, who boasts a powerhouse, vibrato-filled belt that is as expressive as it is exciting and rangy, I leave thinking how wonderful an artist she is, not only a terrific singer but an equally skilled actor. In fact, whether she's starring on Broadway in Wicked
(one of my favorites to have played the misunderstood, green-faced Elphaba), Off-Broadway in The Wild Party
(her sensational breakout role) or stepping into a limited engagement (her work in the York Theatre Company production of Closer Than Ever
was one of the highlights of that summer), Murney always manages to impress. The multitalented artist will next be seen as Sara Jane Moore in Yale Repertory Theatre’s production of the award-winning Stephen Sondheim-John Weidman musical Assassins
, which will be presented March 17–April 8 at the University Theatre in Connecticut. Directed by artistic director James Bundy, she will be joined by Stanley Bahorek, Stephen DeRosa, Robert Lenzi, Lauren Molina, and more.
I recently asked Murney to pen a list of her most memorable nights onstage. The gifted singing actor says, “It's hard to parse out just a few moments because as I started thinking about shows I've done, little things leapt to mind: someone's smile or the way a bar of music always made my heart sing. And there are so, so many of those moments. But here's a few…”
Closing night of The Wild Party
Doing this show taught me so much about so many things, but one of the big ones is that not everything succeeds the way some people predict. The night we closed, we had already gone through the highs of audiences that made us feel like rock stars to learning the show wasn't going to Broadway and everything in between. But that night, knowing that group of actors and musicians would never be together again in the same way was simultaneously heartbreaking and soul-filling. Looking in the eyes of all of those gorgeous creatures made me know that no matter how it can break your heart, theatre can feed you like nothing else can.
Funny Girl/Chess Actors Fund concerts
These one-night-only free falls are not for the weak of heart. You learn an entire show and perform it one time only in front of a jammed, sold-out crowd. It's exhilarating if you don't faint. In Funny Girl
, there was a different Fanny Brice in every scene, and I got to sing “People” because Audra McDonald—while insanely talented—has yet to figure out how to be two places at once and had to bail because she was filming. For whatever reason, our director Peter Flynn and MD Seth Rudetsky decided to let me have a crack at that iconic song, and I give a million props to Peter Gallagher (our Nicky Arnstein) for being so calm and charming in our scene that I had no choice but to just tell the story of the scene and sing the song and not throw up on myself from nerves.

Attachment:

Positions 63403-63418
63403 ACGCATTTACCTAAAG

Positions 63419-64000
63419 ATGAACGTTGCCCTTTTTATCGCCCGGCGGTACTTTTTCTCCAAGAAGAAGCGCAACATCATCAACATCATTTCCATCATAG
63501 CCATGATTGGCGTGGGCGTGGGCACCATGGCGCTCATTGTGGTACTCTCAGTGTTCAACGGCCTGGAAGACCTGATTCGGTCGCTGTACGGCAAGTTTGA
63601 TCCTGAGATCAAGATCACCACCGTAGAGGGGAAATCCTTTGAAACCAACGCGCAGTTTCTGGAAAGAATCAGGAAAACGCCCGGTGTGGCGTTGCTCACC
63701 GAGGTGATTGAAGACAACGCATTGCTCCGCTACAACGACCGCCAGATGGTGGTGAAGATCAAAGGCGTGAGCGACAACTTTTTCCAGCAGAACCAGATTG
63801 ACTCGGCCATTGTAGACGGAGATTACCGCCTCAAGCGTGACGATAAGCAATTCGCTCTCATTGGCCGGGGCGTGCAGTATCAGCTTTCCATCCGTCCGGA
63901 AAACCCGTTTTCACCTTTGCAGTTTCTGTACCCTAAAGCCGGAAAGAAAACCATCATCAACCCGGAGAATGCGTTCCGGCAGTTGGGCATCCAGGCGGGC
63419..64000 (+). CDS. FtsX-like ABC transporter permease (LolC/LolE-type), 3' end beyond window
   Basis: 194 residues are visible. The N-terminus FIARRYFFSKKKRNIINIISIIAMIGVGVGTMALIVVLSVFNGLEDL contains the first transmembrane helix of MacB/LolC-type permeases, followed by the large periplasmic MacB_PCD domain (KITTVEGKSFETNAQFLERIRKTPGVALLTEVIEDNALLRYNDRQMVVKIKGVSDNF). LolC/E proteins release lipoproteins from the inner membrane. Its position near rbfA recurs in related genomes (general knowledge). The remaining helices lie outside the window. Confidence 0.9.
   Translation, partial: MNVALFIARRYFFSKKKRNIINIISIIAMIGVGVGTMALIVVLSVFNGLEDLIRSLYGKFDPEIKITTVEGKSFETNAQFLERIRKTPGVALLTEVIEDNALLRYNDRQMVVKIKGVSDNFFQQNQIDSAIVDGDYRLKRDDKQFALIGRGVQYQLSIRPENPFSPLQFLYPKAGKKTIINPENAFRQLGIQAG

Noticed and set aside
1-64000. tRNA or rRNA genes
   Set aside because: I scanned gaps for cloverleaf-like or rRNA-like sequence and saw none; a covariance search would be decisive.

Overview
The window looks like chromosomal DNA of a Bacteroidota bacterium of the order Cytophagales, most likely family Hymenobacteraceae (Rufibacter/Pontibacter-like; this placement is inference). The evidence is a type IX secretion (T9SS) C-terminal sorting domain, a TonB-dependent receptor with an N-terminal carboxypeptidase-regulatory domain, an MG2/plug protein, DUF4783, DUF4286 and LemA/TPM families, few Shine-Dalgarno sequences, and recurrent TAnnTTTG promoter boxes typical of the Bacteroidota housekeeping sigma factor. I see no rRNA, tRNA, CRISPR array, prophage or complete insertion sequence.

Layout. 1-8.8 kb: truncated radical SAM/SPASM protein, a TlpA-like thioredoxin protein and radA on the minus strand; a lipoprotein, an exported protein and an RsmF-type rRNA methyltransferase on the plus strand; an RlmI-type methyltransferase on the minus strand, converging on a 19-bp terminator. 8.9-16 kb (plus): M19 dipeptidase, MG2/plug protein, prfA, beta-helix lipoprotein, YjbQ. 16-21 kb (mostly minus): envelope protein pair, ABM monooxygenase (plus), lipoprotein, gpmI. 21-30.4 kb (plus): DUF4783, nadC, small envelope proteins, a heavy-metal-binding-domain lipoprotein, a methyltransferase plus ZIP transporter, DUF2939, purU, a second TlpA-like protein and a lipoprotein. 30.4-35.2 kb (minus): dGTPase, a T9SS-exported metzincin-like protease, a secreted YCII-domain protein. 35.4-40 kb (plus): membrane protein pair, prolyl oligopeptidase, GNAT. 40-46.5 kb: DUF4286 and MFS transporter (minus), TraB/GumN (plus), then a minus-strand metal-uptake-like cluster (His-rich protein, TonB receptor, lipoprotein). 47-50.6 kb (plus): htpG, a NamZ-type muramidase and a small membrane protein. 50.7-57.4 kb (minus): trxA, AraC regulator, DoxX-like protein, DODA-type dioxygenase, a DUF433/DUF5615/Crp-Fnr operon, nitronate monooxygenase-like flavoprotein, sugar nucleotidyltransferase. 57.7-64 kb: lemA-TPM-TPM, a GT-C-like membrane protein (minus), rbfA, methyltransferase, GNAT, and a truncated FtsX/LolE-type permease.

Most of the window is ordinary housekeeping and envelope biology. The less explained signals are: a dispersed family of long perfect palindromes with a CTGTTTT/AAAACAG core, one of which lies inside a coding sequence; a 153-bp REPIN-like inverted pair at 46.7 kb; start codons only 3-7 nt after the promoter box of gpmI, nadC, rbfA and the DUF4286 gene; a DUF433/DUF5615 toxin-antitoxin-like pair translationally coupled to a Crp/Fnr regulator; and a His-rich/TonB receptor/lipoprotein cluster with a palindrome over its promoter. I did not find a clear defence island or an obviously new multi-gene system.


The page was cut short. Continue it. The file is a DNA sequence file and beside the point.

was a one-nighter with, among others, Josh Groban and Adam Pascal, and I was supposed to play Svetlana, but the pop star playing Florence dropped out rather last minute, and they asked me to step in and learn all of her material, which I did not know. I stole a really high note for “Nobody's Side” from some Swedish recording I heard and jokingly sang it during a rehearsal, but note to self: Don't try anything crazy in front of Seth Rudetsky as he will insist you do it the night of. It's a q sharp or something like that, and I did it, and the roar when I was done with the number was unlike anything I've experienced.
Wicked tour Cleveland
This was an awful moment, but made me feel overwhelmed with love. I had a bunch of sickness back to back, and it was my first Saturday trying to go back to a two-show day. The matinee was crunchy, but I wanted to do my job so badly, I thought I could just push my way through the evening. As soon as I started the first song, I realized that was not going to be the case. I barely got through that and certainly was not going to get through the show. Of course, in that show they've got to get your understudy green, so I had to continue until she was ready...and the way that cast let me know they had my back until I got to leave is something I'll never forget. I was so devastated and mortified, and they were filled with such love and help and above all else, moral support, just catching my eye and nodding when they could. They helped me know that they were with me and it was going to be okay.
The Belt-Off from First You Dream
It's not actually titled that. We originally did this show down at the Signature in Virginia. It was the most thrilling thing to get to be in a rehearsal room every day with John Kander. Our music supervisor/creator David Loud had chosen “Maybe This Time” for Heidi Blickenstaff and “The Money Tree” for me, and then she and I got it in our heads that they should be intertwined. They made us feel so much a part of the creative process that when we suggested it, and with David's arranging prowess, Bill Brohn's orchestrations, and John Kander's genius, it morphed into a duet that culminates in the two of us belting our heads off. Hence, the belt-off. We got to be in the room and watch all of those people work at the height of their powers. It felt like watching a unicorn graze in a field. It's one of my all-time favorites.
Senior editor Andrew Gans also pens the monthly Their Favorite Things.
Every time I have the pleasure of watching a performance featuring